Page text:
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CO2 Capture and Storage

5. How can CO2 be stored underground?

  • 5.1 What are the possibilities of geological storage?
  • 5.2 How expensive is geological storage?

5.1 What are the possibilities of geological storage?

5.1.1 Geological formations suitable for the storage of CO2 are oil and gas reservoirs, deep saline formations, and un-minable coal seams. Storage sites must generally be located at a depth of 800m or deeper, where prevailing pressures keep CO2 in either a liquid or a supercritical state. Under such conditions, CO2 is less dense than water and it must be trapped from above to prevent it from moving back up to the surface. It can for instance be physically trapped under a well-sealed cap rock and in pore spaces within the rock, or chemically by dissolving in water and reacting with rock minerals to form carbonate minerals.

Compressed CO2 can be injected into porous rock formations below the earth’s surface using many of the same methods already used by the oil and gas industry: well-drilling technology, injection technology, computer simulation of storage reservoir dynamics and monitoring methods.

Industrial scale storage projects are underway in the North Sea, Canada, Algeria and in Texas, each storing every year more than a million tonnes of CO2 that would otherwise be released into the atmosphere. More...

5.1.2 Potential geological storage sites exist around the globe both onshore and offshore. Estimates of the total storage space available vary widely, but they generally indicate that space exists for tens to hundreds of years of CO2 emissions at current levels. Furthermore, a large portion of existing power plants and other industrial sources lie within 300 km of areas with storage potential (see Figure TS.2a/2b)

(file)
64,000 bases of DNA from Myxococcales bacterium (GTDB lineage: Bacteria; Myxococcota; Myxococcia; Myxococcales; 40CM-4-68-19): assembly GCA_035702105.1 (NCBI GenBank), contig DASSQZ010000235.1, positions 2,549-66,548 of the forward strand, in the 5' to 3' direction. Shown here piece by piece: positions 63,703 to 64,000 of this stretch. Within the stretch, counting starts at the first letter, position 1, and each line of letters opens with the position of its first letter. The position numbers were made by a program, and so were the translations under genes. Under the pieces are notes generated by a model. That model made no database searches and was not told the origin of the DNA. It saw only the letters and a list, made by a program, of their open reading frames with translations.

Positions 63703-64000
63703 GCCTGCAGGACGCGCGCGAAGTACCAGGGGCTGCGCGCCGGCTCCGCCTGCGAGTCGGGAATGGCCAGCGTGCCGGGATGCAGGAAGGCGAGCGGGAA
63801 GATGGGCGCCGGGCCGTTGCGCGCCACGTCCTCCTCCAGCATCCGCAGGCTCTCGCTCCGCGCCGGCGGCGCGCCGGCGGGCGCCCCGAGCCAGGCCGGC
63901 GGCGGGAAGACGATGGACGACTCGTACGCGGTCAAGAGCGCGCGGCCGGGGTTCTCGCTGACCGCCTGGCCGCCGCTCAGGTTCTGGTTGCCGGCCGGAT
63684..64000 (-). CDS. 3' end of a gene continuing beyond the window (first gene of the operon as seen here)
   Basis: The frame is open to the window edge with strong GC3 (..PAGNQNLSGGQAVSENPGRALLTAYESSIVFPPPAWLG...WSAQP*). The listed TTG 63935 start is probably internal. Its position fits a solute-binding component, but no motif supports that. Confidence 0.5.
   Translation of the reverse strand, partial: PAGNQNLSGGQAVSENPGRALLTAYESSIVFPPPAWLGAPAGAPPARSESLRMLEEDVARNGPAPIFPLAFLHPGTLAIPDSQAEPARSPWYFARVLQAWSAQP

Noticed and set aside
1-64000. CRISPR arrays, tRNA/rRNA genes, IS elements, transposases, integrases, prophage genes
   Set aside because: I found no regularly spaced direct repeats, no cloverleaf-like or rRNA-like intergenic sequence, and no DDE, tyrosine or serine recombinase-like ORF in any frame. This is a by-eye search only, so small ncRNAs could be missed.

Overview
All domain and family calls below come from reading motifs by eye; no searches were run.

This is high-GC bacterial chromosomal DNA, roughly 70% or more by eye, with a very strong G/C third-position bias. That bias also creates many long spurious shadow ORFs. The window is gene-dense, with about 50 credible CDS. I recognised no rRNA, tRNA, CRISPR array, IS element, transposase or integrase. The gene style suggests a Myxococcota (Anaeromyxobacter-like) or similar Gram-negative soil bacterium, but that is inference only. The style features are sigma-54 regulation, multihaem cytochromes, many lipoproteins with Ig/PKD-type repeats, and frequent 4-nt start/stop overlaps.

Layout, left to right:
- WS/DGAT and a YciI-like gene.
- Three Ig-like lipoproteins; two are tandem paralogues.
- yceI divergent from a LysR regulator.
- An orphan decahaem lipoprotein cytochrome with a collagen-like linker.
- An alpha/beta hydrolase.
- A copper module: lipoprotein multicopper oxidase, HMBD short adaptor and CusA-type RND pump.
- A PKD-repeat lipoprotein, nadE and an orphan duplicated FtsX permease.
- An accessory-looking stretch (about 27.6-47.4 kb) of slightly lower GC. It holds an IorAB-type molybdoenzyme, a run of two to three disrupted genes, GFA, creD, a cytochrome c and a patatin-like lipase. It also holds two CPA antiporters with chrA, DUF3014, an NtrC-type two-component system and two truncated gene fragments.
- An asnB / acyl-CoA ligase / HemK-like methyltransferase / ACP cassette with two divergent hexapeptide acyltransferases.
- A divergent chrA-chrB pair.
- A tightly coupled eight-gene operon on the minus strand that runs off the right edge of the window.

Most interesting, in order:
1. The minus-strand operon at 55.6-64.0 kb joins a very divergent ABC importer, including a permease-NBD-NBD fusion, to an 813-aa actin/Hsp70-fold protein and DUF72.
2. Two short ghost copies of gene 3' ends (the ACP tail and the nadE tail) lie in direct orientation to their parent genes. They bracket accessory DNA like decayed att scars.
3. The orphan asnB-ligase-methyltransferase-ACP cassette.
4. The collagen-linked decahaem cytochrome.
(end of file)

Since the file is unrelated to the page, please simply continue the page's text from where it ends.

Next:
While the available storage capacity in geological reservoirs is “likely” to be sufficient for contributing significantly to CO2 emission reductions, the true amount is yet uncertain. More...

5.1.3 Leakage of CO2 from storage entails global risks for the climate, but also potential local risks for humans, ecosystems and groundwater in the case of sudden and rapid CO2 releases. These risks are expected to be quite small: most of the CO2 should remain underground for centuries, and leakages should be controlled well before causing local damage. Monitoring of storage sites may however be required for very long periods and methods are expected to evolve as technology improves. A legal framework with a long-term perspective is also needed as storage times extend over many generations. The general public appears not to know much about this technological option, and is “reluctant” to accept it, sometimes because of the perception that CO2 storage is required because of a failure to reduce CO2 emissions in other ways. More...

5.2 How expensive is geological storage?

Storage in geological formations is the cheapest and most environmentally acceptable storage option for CO2. The cost of storage in saline formations and depleted oil and gas fields would typically be between 0.5–8 US$/tCO2 injected, with additional monitoring costs of 0.1–0.3 US$/tCO2 The lowest storage costs are for onshore, shallow, high permeability reservoirs, and/or storage sites where wells and infrastructure from existing oil and gas fields may be re-used. The geological storage of CO2 could even yield net benefits, for instance in the case of enhanced oil or gas recovery where CO2 could be injected underground to displace and recover the fuel. More...

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